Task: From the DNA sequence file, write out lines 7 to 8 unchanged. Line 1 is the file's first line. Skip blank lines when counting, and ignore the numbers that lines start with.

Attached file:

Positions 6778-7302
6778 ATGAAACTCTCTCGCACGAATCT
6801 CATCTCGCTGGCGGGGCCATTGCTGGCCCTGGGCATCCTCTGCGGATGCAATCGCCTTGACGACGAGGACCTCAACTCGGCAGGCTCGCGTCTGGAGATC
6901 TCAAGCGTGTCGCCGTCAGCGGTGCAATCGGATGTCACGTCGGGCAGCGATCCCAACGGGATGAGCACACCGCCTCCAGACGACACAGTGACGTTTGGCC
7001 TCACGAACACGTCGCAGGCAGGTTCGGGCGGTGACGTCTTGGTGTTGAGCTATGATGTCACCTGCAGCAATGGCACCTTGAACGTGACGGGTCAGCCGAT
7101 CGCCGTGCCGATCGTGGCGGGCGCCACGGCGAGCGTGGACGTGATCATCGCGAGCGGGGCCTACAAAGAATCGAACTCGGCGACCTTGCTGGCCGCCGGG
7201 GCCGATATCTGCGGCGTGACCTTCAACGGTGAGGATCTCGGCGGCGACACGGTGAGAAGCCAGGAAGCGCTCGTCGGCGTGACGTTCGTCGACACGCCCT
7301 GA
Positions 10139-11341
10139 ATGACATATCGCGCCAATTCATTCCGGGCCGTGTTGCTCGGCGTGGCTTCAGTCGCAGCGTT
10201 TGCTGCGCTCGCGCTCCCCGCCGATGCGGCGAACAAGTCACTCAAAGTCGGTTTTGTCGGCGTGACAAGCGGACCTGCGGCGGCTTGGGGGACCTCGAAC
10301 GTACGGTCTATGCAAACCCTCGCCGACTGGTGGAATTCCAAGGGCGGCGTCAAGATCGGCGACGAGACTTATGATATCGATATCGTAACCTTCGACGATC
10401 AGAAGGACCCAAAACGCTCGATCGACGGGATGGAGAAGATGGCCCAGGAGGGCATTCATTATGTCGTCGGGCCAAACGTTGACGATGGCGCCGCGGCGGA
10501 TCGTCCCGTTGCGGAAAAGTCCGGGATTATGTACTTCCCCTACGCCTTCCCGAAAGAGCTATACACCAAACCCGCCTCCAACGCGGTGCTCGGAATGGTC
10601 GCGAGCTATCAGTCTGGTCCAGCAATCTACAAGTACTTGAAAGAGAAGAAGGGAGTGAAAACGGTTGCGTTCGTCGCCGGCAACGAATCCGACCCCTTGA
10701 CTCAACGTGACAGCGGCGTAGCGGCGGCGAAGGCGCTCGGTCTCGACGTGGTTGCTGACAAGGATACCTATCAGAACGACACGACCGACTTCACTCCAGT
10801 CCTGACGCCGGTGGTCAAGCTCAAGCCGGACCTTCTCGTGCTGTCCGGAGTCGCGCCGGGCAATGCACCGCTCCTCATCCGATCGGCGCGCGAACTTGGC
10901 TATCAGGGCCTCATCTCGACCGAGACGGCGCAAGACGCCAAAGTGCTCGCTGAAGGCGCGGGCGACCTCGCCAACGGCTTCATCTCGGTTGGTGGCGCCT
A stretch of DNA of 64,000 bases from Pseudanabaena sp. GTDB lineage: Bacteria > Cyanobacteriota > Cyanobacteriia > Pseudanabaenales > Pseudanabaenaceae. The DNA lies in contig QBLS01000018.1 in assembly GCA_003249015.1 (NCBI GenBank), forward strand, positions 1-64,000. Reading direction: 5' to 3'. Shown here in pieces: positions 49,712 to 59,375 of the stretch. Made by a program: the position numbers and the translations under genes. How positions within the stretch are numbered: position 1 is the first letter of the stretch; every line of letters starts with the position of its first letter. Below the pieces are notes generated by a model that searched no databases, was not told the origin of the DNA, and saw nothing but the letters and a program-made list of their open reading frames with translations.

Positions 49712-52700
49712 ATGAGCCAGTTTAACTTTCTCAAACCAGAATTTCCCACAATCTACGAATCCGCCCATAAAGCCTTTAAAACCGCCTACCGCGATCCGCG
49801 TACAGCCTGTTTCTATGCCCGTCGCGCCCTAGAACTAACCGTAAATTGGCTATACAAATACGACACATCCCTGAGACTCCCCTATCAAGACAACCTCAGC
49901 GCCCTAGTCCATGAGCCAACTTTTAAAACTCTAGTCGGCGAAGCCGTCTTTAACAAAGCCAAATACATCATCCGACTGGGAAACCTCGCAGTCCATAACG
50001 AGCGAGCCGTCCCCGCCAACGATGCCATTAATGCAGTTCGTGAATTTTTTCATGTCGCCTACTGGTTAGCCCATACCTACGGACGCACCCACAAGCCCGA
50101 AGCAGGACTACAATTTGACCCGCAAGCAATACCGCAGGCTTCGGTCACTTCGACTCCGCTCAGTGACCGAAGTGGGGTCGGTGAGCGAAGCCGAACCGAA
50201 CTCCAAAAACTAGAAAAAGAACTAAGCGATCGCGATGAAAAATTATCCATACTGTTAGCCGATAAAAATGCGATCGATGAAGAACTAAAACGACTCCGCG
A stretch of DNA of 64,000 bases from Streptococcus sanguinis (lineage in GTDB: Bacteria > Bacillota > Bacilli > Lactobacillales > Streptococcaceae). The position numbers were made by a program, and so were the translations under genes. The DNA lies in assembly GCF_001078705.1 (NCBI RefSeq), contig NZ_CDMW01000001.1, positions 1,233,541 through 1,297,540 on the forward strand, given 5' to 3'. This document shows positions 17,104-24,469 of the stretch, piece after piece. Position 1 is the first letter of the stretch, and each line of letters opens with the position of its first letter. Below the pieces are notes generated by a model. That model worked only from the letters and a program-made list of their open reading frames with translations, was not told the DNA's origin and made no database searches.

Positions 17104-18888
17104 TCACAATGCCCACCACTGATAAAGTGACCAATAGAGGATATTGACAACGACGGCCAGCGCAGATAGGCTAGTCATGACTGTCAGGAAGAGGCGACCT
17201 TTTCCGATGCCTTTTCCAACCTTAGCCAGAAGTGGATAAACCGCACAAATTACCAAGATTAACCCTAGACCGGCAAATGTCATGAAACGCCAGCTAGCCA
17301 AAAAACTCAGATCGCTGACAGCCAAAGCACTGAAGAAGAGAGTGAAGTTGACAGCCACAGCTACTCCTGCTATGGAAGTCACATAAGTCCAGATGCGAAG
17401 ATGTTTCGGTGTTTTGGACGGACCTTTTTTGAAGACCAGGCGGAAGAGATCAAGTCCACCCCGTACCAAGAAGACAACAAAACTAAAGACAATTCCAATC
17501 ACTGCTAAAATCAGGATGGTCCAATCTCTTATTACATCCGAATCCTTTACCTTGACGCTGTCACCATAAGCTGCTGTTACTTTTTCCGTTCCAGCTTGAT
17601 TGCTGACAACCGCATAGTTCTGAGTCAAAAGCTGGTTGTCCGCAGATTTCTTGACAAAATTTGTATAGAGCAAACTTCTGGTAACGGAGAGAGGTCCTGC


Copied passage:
7201 GCCGATATCTGCGGCGTGACCTTCAACGGTGAGGATCTCGGCGGCGACACGGTGAGAAGCCAGGAAGCGCTCGTCGGCGTGACGTTCGTCGACACGCCCT
7301 GA